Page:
On Friday, the U.S. Supreme Court announced it was taking up the "Remain in Mexico" case, after the Biden administration has appealed. The policy from the Trump administration requires those seeking asylum who come to the United States via the southern border to wait in Mexico for a hearing in the U.S. immigration court.
Background: Under the policy, people seeking asylum at the southern border are required to stay in Mexico while awaiting a hearing in U.S. immigration court. Last August, in a shadow-docket order, SCOTUS rejected Biden's initial attempt to end the policy.https://t.co/IXZcMBsErG— SCOTUSblog (@SCOTUSblog) February 18, 2022
Upon taking office in January 2021, President Joe Biden quickly got to work getting rid of the policy, but a ruling last August from U.S. District Judge Matthew J. Kacsmaryk in Texas upheld the policy.
The Biden administration's version of the policy was implemented last December, as Julio highlighted from on the ground in Yuma, Arizona.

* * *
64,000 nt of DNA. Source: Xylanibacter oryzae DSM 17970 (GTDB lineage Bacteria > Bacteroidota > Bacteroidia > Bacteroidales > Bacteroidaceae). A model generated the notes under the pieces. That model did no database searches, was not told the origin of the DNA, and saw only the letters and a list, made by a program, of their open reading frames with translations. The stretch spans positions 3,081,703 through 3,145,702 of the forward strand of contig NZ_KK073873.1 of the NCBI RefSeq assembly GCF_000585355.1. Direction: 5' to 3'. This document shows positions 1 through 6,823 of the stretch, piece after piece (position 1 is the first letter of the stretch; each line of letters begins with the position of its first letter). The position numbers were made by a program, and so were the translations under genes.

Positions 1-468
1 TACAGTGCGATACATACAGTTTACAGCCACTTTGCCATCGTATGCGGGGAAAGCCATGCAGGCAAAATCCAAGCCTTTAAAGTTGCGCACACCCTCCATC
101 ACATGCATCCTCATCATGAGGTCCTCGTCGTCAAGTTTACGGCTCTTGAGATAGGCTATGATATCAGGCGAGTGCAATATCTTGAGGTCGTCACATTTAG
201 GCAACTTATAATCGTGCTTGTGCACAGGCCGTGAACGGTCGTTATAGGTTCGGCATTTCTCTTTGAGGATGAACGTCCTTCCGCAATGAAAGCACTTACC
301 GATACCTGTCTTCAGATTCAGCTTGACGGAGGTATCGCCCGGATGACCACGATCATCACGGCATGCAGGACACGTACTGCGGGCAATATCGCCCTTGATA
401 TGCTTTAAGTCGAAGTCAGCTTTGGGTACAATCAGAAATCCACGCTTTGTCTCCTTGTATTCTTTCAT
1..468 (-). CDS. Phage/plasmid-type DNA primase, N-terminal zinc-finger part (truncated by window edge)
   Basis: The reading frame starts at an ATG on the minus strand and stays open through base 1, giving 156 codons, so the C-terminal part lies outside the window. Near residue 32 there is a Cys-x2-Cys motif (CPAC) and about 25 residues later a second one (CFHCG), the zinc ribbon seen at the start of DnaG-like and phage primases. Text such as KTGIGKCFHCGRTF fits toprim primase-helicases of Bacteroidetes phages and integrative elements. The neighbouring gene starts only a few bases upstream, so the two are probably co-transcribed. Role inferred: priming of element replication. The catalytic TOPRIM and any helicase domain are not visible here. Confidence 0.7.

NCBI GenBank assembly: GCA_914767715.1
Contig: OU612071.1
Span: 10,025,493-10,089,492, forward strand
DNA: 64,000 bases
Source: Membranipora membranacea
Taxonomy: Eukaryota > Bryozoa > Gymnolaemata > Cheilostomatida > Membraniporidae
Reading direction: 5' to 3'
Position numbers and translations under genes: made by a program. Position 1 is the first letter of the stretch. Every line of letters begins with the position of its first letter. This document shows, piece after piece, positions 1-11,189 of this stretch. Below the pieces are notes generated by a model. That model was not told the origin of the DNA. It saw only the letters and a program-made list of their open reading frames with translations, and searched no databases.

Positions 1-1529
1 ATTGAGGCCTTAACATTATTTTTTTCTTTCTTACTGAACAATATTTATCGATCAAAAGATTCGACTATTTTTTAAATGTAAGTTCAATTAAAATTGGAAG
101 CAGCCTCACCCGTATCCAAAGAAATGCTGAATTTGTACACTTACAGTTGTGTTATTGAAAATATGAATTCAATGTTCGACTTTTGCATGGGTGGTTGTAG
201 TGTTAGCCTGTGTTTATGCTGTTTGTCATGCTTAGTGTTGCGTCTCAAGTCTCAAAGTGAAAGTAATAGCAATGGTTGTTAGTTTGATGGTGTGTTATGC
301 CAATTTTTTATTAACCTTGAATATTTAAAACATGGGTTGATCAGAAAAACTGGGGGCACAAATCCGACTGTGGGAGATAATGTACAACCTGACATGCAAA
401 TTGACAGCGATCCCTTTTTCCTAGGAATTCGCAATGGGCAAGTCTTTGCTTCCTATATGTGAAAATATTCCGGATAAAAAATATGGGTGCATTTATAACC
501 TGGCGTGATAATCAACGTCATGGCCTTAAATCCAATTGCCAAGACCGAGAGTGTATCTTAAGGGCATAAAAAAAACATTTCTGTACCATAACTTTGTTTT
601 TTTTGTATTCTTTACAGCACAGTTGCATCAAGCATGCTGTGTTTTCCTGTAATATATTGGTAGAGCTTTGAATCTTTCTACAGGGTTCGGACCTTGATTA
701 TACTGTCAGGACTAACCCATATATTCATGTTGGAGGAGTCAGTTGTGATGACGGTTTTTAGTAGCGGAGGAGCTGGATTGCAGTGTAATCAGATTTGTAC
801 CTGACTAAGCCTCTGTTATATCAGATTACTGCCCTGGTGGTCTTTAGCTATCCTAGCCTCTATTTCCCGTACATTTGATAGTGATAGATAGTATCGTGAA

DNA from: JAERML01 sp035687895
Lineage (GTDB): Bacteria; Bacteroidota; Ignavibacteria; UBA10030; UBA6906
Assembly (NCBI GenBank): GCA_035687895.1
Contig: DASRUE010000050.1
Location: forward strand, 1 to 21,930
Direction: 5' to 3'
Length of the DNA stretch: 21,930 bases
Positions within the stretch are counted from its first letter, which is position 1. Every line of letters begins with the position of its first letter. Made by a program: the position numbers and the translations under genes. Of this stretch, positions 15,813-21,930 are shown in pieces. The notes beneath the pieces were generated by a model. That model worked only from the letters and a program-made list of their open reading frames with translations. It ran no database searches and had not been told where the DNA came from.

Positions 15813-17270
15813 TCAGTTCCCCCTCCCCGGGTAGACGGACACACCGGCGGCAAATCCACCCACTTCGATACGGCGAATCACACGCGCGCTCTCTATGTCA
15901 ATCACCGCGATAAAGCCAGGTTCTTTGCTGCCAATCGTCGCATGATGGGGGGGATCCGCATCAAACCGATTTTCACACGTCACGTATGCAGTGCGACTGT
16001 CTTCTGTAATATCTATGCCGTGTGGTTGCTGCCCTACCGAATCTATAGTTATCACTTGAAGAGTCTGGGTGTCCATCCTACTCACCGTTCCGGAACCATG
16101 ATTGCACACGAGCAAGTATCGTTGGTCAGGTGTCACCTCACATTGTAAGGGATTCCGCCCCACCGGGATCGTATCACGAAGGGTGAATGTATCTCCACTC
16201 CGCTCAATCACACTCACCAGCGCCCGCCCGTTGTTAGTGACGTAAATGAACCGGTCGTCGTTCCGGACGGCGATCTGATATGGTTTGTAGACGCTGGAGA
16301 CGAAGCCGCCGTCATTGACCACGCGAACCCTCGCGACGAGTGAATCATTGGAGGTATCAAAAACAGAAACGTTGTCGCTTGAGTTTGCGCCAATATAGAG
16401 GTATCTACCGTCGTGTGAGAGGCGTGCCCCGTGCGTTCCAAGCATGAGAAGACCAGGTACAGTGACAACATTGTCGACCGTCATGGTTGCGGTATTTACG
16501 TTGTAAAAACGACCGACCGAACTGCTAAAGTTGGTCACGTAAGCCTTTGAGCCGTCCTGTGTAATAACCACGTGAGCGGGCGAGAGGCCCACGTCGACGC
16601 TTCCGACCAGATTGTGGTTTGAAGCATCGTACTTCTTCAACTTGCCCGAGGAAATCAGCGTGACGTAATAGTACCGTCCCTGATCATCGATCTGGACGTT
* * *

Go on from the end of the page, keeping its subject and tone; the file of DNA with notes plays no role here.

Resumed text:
The U.S. Supreme Court had also previously upheld "Remain in Mexico," last August after Judge Kacsmaryk's decision, but such an emergency docket decision was unsigned. This use of the shadow docket tactic has been particularly reviled by liberals.
While SCOTUSblog and liberal news outlets such as CNN bemoan the policy as "controversial," Texas Attorney General Ken Paxton and Missouri Attorney General Eric Schmitt, both Republicans, were quick to celebrate.
BREAKING: The US Supreme Court just set oral arg for Texas’s Remain-in-Mexico program lawsuit. Because of my suit, Biden was ordered to reimplement this very effective program. We won at the district court. We won again at the court of appeals. And we’ll win again before SCOTUS!— Attorney General Ken Paxton (@KenPaxtonTX) February 18, 2022
??BREAKING: The US Supreme Court just set oral argument for Missouri & Texas’ Remain-in-Mexico program lawsuit. Because of our suit, Biden was ordered to reimplement this effective Trump era program although they’ve dragged their feet. We won before & we’ll win again at #SCOTUS.— Eric Schmitt (@Eric_Schmitt) February 18, 2022
The Court will hear the case in April. Curt Levey, a constitutional law attorney and the president of the Committee for Justice took particular notice of the timing. "The Court clearly thought an expedited decision was warranted here because they squeezed a hearing into this term. The other way to expedite it would have been skipping oral argument and deciding the case on the shadow docket. Many on the left are disturbed by the Court's recent use of the shadow docket, but in most cases, it doesn't affect the substance of the ultimate outcome," Levey said.